March 6, 2014
As much as for-profit companies realize the increased cost of securing new clients over retaining current ones, the same holds true for the donor pool. According to Nonprofit Quarterly, recruiting a donor can cost two or three times more than the individual will initially give to the organization. In some cases, it can take 12 to 18 months before the relationship is a profitable one for the nonprofit.
According to NPEngage, if current trends continue, donor retention rates could hit as low as 20 percent. If the cost of acquiring new donors rises over that time, then it would be nearly impossible for fundraisers and the nonprofits that rely on them to remain viable.
How to keep donors happy, engaged and giving
There are many different ways to improve donor retention and some are a little surprising. Mark Rovner, founder of Sea Change Strategies, told NPEngage that gimmicks and gifts are not the way to improve donor retention. Engagement with donors should be meaningful – not a tote bag or free DVD. Most donors don't contribute their money to a nonprofit because of a complementary gift, they do so because they believe in the cause. While it's nice to give a donor something tangible in return, it needs to be inline with their reason for becoming involved with the organization.
It is in a nonprofit's best interests to focus on providing compelling stories instead of cheap merchandise. Share the stories of other donors and those who benefited from the charity's services to illustrate how important the organization is. What donors really want in return is to know that their contribution is helping an organization to reach its established goals. While there are some parallels between the customer relationships of for-profits and nonprofits, donors are not the same as a consumer conducting a business transaction. Profit margins are not worked into the nonprofit model, so for a small donation to pay off, nonprofits must look down the road.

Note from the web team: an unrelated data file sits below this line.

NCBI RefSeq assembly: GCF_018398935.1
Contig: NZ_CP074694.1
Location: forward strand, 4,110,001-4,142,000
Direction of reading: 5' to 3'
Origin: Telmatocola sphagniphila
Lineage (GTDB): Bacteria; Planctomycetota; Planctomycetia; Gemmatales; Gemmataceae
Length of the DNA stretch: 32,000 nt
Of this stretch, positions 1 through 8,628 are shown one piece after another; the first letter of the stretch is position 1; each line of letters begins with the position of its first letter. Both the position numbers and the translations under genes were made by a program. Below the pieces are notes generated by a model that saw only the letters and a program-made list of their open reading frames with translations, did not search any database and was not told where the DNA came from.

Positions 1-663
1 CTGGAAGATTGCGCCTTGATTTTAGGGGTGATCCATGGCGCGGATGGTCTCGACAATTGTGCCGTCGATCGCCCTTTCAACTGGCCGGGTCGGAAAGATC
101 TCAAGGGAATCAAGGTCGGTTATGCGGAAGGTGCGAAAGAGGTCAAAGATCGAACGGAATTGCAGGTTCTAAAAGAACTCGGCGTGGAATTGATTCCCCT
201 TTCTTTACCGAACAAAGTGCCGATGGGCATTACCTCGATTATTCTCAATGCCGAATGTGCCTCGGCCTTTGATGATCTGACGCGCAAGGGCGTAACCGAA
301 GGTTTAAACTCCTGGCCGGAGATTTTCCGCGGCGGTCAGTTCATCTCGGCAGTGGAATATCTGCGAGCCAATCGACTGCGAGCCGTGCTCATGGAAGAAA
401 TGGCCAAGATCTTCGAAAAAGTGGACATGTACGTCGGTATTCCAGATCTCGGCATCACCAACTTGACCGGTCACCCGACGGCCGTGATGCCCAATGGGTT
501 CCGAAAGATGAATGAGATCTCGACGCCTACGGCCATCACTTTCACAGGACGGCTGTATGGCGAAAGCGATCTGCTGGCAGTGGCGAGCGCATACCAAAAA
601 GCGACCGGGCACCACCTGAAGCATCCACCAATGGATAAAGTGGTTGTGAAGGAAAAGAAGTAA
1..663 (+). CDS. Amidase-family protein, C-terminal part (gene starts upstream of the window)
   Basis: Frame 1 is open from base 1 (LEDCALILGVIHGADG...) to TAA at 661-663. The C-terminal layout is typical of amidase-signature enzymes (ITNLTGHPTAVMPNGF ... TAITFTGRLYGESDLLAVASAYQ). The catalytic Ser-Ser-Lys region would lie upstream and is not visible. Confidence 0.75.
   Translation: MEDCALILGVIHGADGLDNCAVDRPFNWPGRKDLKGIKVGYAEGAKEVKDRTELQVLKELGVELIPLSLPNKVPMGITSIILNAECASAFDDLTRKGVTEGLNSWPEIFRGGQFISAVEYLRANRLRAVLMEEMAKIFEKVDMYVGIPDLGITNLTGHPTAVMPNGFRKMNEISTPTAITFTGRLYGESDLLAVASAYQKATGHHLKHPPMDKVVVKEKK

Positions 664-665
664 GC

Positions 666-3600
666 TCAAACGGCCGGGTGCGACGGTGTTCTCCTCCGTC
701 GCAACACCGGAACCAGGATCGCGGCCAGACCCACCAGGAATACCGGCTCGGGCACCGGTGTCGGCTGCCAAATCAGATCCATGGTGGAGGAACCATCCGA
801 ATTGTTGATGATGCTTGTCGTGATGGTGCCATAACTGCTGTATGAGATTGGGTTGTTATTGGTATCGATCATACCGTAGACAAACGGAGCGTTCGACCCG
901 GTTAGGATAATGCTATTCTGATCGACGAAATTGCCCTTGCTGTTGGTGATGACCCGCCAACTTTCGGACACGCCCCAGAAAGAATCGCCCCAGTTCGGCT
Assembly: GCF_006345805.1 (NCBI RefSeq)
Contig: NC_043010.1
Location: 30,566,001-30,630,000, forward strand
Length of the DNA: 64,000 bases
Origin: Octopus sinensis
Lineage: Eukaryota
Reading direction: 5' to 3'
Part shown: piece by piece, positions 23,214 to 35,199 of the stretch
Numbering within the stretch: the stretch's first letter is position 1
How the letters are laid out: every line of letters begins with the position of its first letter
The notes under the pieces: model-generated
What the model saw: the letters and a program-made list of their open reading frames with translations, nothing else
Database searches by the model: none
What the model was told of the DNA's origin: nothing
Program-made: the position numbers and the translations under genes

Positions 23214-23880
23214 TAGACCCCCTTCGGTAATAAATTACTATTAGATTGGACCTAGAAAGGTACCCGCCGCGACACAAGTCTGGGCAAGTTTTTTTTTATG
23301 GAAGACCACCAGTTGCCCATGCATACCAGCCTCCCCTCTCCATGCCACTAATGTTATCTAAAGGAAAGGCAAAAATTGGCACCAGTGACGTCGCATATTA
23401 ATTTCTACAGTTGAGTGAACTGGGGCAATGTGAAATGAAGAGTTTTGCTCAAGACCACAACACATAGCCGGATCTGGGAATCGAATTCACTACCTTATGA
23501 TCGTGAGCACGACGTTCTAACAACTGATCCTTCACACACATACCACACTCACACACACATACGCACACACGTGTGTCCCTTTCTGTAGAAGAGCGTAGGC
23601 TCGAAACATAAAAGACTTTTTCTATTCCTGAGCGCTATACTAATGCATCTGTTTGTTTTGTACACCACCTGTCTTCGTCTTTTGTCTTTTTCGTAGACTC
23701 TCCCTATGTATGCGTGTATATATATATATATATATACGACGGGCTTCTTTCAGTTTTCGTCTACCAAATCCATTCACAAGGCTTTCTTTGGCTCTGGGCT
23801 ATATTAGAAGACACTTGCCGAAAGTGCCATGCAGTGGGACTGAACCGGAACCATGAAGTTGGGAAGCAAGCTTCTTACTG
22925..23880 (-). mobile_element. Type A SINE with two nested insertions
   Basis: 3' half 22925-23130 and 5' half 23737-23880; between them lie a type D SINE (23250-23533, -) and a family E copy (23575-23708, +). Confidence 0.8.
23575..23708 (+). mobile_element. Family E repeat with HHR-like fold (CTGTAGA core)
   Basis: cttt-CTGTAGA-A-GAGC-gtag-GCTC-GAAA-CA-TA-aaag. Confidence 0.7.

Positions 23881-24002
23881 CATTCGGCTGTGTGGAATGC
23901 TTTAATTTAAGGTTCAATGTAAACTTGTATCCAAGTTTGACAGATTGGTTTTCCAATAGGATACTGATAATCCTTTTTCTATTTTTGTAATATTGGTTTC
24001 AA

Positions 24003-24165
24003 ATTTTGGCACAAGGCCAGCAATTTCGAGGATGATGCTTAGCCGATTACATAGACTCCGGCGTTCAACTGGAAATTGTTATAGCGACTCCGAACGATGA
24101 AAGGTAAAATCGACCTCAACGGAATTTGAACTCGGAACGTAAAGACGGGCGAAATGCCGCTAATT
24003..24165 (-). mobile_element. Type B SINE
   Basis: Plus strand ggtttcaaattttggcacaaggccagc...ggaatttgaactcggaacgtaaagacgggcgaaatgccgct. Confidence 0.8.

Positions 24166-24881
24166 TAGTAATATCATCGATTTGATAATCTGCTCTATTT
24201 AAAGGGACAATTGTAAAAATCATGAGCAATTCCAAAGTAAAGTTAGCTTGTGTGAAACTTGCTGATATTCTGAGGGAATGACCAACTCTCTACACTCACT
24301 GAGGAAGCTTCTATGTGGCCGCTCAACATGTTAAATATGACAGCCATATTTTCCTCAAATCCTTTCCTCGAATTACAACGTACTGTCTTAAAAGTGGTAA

Welcoming and thanking those who contribute
Donors should feel welcome, and of course, appreciated. Instead of handing out a free gift to new donors, send a welcome pack that explains the importance of future support and share the organization's success stories. Also, encourage new connections to engage the nonprofit on social media. Ask them to sign up for emails as well, but respect their wishes if they don't want new material in their inbox.
A donor is most interested in a nonprofit at the moment he or she decides to write a check. A welcome pack that encourages them to stay connected through social media could pay dividends in the future. Maybe three months down the road the donor has forgotten about the nonprofit until a post in his or her news feed or timeline on social media platforms reminds them of the satisfaction they felt after their last donation. Most importantly, make sure you sincerely thank donors for their gift, no matter the size.
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